Film Reviews


By • May 9th, 2009 •

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A troubled but toned super-mutant burned by love. You’ll forget Jackman was in AUSTRALIA.

I dreaded a movie on the origins of Wolverine. I saw AUSTRALIA. I still shudder at the memory of THE FOUNTAIN. Would Hugh Jackman’s Wolverine be shirtless, yelping, and making orgasmic faces?

Not having ever read an X-Men comic, this movie review is based solely on the movie!

I know. I’m a rebel.

If “they” wanted to keep Jackman in the X-Men family, the carrot was waved (sweeten with the Executive Producer credit) and this franchise mutant was bestowed his very own feature film. And one where he doesn’t just growl and cast about aggressive pheromones. It’s his conflicted backstory!

Why is it that only villains enjoy their superpowers? They are not tormented.

So we go back to the beginning. A beginning that isn’t very clear to the uninformed. A young boy, Logan, the future Wolverine, is sick in bed. An older boy, Victor, the future Sabretooth, is openly hostile to the sick boy. Why is this stranger being nursed in Victor’s home? Very quickly, Logan gets demon-possessed into his version of a New Age spirit-animal and eviscerates Victor’s father. He tells Logan he is his real father. Huh? Bad timing to be sure! What kind of a parting gift is this? His son’s claws are ripping his intestines out! Now Logan has to grow up with that psychological trauma on his resume.

Victor takes baby brother through the woods and a montage shows Logan (Hugh Jackman) and Victor (Liev Schreiber) as grown men going from one war to another. They sure keep busy. There is their Civil War duty, two World Wars, and the Vietnam War. They kill, they get mortally-wounded, but they are immortal.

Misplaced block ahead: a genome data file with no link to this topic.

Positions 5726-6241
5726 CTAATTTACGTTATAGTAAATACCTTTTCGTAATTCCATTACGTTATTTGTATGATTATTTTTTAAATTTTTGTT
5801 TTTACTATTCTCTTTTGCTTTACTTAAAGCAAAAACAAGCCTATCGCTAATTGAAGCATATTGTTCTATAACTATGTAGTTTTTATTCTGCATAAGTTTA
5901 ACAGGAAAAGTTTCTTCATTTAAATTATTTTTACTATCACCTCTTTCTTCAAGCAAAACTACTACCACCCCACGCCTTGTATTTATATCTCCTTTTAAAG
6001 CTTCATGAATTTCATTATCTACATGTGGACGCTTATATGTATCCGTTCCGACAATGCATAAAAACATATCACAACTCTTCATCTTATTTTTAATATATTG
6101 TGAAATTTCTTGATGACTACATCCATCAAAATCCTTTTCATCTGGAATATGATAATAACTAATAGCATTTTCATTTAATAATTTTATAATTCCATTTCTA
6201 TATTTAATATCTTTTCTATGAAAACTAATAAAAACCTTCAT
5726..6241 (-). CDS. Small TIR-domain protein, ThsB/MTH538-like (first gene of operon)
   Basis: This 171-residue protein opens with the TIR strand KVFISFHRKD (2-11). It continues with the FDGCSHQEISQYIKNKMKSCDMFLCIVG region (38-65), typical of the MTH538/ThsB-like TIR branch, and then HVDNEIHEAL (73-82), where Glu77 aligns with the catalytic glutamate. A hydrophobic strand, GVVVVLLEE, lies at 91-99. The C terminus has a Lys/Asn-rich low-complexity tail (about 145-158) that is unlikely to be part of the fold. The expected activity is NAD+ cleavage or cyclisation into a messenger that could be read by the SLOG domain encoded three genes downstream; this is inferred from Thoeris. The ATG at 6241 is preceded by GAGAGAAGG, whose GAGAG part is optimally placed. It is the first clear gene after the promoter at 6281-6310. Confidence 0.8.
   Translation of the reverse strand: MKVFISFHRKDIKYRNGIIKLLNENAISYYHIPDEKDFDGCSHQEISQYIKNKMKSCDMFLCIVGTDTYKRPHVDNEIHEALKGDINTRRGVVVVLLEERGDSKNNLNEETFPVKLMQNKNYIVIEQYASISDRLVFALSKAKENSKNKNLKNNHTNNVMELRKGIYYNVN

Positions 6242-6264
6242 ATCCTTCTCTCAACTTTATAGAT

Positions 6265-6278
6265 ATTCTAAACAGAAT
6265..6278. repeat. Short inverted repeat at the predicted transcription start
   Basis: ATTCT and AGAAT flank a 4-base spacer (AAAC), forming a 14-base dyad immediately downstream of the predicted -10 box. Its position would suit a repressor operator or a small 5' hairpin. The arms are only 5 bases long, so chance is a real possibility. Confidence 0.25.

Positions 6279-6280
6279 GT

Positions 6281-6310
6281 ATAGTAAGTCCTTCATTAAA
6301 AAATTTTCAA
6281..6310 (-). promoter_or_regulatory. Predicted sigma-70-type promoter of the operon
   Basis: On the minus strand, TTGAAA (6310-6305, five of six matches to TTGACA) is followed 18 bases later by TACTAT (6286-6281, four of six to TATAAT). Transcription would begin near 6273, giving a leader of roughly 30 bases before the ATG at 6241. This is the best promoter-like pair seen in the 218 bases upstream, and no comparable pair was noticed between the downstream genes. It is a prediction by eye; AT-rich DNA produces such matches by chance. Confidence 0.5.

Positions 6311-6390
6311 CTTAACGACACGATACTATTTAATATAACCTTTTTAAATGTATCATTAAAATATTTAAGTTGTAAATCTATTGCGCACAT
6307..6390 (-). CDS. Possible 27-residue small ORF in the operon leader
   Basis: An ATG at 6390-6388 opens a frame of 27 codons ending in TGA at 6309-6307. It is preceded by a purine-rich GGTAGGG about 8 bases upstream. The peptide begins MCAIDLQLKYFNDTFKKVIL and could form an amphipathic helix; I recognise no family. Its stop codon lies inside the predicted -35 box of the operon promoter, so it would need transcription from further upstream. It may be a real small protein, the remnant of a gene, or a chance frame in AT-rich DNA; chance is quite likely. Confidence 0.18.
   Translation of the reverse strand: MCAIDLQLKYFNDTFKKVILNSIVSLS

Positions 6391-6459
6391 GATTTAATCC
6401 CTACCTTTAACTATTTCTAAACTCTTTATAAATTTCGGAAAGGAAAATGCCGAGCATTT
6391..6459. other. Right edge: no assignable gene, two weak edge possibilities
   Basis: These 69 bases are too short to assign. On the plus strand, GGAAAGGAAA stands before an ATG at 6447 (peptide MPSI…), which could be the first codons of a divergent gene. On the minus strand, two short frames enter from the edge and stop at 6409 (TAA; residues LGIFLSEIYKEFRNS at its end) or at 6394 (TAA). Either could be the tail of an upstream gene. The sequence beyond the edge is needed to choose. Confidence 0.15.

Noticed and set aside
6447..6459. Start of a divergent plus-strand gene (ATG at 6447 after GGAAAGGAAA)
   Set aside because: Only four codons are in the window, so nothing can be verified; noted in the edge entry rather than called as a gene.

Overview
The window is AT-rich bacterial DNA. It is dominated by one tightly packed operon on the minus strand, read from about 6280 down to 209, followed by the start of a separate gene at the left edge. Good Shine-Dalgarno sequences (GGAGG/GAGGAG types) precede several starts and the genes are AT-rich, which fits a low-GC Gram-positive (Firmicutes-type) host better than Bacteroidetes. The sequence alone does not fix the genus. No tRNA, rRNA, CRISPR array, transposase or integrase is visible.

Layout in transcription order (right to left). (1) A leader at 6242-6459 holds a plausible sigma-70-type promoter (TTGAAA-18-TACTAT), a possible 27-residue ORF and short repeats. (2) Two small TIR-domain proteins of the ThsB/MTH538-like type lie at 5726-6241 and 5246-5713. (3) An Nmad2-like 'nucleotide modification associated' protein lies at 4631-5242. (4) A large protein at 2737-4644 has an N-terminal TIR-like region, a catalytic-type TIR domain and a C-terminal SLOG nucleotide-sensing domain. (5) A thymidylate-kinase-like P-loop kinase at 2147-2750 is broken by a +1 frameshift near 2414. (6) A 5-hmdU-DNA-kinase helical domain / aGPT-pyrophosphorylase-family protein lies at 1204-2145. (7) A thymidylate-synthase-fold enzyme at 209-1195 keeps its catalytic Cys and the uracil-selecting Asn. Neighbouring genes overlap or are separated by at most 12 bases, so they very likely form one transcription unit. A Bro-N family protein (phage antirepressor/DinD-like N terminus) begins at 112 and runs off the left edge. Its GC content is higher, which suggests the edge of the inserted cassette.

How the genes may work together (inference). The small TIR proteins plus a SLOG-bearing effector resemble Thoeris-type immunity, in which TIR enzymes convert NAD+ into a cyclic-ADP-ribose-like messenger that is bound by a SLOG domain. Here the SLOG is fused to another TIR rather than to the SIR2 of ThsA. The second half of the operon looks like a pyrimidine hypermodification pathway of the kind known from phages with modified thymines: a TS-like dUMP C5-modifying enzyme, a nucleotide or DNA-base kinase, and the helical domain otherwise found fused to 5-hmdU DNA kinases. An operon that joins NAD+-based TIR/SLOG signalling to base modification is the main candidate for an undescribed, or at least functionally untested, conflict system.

They can’t die.

It takes Logan decades of war to finally say “Enough”. Maybe it was the fact that their boss, Stryker (Danny Huston), had them doing mercenary work in East Africa. For Victor, he’s in his element. This is his biological inheritance. For Logan, killing got old.

So Logan leaves the elite gang of killer mutants, angering Victor who feels betrayed. He vows to kill Logan for abandoning him. Victor has separation issues.

We leap ahead six years and Logan is now working as a lumberjack in tranquil Canada, with an ethereal schoolteacher for a live-in girlfriend, Kayla Silverfox (Lynn Collins). Does he ever get mad and slip into his animal nature?

Surrounded by nature and unconditional love, Logan’s paradise is ruined by a visit by Stryker. Someone is killing off the team! Victor is not far behind. When Victor finds Kayla instead of Logan, he sends a message. Love me, not her.

Game on!

Knowing he can’t beat Victor in a mutant fight, Logan allows Stryker to turn him into Weapon X. But Logan is already immortal or in very good shape for a man over one hundred fifty years old. Seems Stryker has extracted the magical essence of nine other mutants and wants to infuse Logan with all their powers. Stryker achieves his goal, but Logan will not obey. Stryker, having spent a billion dollars, summarily orders Logan be killed with a kryptonite bullet.

Logan is expendable. There is a Weapon XI in the wings!

But first, there is boxing match, a new mutant with a cocky attitude, and the left-at-the-altar Sabretooth.

I wasn’t expecting much. It’s based on a fantasy comic book! It is high art compared to THE FANTASTIC FOUR (or that guy who wears a toilet seat over his head).

I loved the rich, deep color saturation the director, Gavin Hood, gave the production. There are a few blunders: When Logan becomes Wolverine, his hair leaps out; Huston’s facelift gives him a feminine look instead of the face of a mass murderer, and what is Dominic Monaghan doing in this movie with his big ears and funky, wayward nose?

A warning: If you have heard there is a tagged-on bonus scene, you have to sit through five minutes of credits. That is okay since all those people deserve credit, but we are cheated with only a 10 second scene. Next time give us a full minute extra scene or we will leave the theater feeling hoodwinked.

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